Chickens came home to roost, desserts were duly just and skeletons danced the conga out of every cupboard in Pagford, as the BBC’s adaptation of JK Rowling’s The Casual Vacancy came to its slightly confused end. While the cast were superb and the cinematography luscious, the show floundered without ever really working out what it was and you couldn’t help but feel that Rowling’s novel had been rather shoehorned into the three hours.
Election fever was raging in Pagford, as hyperventilating wimp Colin Wall (Simon McBurney) went head to head with pudgy wimp Miles Mollison (Rufus Jones) to fill the title’s vacancy on the parish council. Ironically (those of us who have watched all three episodes hardly need telling it was ironic, as there was enough dramatic irony to fill a village hall twice over) Colin voted against himself and subsequently lost by one vote. The result of which was that the pompous Howard and Shirley Mollison (Michael Gambon and Julia McKenzie, playing the odious couple with tangible relish) could push through their plans to turn Sweetlove House from vague social enterprise to a luxury spa.
The Casual Vacancy stills
The Casual Vacancy stills
1/4 The Casual Vacancy
Rory Kinnear stars as Barry Fairbrother, alongside Emily Bevan who plays his wife
2/4 The Casual Vacancy
Hettie Baynes Russell plays Mo
3/4 The Casual Vacancy
Characters Howard and Shirley Mollison
4/4 The Casual Vacancy
Mother and daughter Kaye and Gaia Bawden
A chain of action is then set into place which ultimately ends in the tragic death of young Krystal Weedon, which was mainly upsetting as it robbed the show of the one character possessing an ounce of nuance. In fact Abigail Lawrie has rather carried the programme at times, though she was given the advantage of playing a character who had more than one personality trait. Other fine actors were reduced to the role of Distraught Wife or Horrible Man.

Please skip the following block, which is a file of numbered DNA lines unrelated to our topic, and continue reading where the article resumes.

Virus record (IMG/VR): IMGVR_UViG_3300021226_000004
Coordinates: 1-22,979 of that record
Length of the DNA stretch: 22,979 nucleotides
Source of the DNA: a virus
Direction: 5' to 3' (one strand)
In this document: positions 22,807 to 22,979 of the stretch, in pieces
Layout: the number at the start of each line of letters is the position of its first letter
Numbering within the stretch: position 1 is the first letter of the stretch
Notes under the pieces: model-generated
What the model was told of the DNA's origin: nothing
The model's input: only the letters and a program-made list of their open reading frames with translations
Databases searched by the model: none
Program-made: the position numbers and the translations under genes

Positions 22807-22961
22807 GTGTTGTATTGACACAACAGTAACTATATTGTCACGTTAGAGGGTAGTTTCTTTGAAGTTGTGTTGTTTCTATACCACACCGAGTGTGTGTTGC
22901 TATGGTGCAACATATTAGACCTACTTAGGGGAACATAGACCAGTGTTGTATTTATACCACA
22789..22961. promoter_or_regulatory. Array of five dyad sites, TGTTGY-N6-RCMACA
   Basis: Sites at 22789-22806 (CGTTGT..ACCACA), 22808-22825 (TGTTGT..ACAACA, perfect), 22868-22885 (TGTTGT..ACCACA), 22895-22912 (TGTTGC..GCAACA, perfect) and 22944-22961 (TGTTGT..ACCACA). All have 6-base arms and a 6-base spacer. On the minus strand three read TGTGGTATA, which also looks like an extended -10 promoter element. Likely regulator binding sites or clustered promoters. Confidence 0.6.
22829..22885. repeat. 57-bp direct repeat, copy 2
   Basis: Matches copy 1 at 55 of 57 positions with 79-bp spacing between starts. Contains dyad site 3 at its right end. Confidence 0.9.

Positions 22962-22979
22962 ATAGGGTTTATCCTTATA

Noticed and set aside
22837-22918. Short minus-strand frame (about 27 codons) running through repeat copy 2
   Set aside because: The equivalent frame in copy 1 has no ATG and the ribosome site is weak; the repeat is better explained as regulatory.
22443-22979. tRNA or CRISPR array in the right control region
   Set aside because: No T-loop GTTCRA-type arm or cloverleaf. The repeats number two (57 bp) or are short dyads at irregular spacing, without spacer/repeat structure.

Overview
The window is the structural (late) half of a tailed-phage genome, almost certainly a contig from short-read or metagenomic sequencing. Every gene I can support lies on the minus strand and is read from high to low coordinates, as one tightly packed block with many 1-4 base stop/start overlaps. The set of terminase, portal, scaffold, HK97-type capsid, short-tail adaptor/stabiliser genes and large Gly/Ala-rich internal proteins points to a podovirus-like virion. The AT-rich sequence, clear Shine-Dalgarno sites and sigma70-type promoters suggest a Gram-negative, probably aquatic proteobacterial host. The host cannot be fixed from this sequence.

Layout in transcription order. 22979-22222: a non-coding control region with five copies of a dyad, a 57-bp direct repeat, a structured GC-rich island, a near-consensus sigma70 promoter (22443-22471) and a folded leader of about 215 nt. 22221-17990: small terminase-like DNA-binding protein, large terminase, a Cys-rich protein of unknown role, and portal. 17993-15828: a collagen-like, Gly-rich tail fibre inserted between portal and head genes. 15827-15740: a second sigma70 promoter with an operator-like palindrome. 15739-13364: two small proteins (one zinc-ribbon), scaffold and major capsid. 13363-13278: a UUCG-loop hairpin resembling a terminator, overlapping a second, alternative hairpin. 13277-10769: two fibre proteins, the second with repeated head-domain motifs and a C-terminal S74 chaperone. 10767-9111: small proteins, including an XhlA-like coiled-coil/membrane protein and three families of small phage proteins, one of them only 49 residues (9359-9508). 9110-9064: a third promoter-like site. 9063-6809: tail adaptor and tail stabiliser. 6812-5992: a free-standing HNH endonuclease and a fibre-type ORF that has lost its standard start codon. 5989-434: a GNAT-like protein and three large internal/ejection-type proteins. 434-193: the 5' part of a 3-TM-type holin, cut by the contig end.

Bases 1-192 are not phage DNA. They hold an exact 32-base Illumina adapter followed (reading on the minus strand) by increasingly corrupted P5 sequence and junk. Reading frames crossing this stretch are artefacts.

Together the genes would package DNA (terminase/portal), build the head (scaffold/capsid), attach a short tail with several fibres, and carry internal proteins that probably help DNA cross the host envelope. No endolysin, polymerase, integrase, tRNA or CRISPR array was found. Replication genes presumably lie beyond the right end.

Too often The Casual Vacancy resembled a jumble of deleted scenes from Hot Fuzz (admit it, you wouldn’t have been surprised if the parish council had started talking about ‘The Greater Good’). If you were after subtlety on your Sunday evening, Pagford wasn’t the place. This was The Land That Subtext Forgot.
Sadly it was just all too predictable. Krystal’s junkie mother cleaned up her act before going back to the drugs, Howard had an affair then a heart attack, and almost every character was lumbered with a minor personal revelation in the last 15 minutes. Sadly these added up to little more than nasty Simon Price (Richard Glover) realising it’s not nice to be nasty or catty Samantha Mollison (Keeley Hawes) understanding that her unpleasant mother-in-law deserves a little kindness after her world had just caved in.
As for a message (The Casual Vacancy, both novel and TV show, has been variously attacked and praised for its alleged left wing politics), that largely boiled down to ‘it’s really not very good to be a selfish, stuck-up arse’, which is hard to disagree with really.Reuse content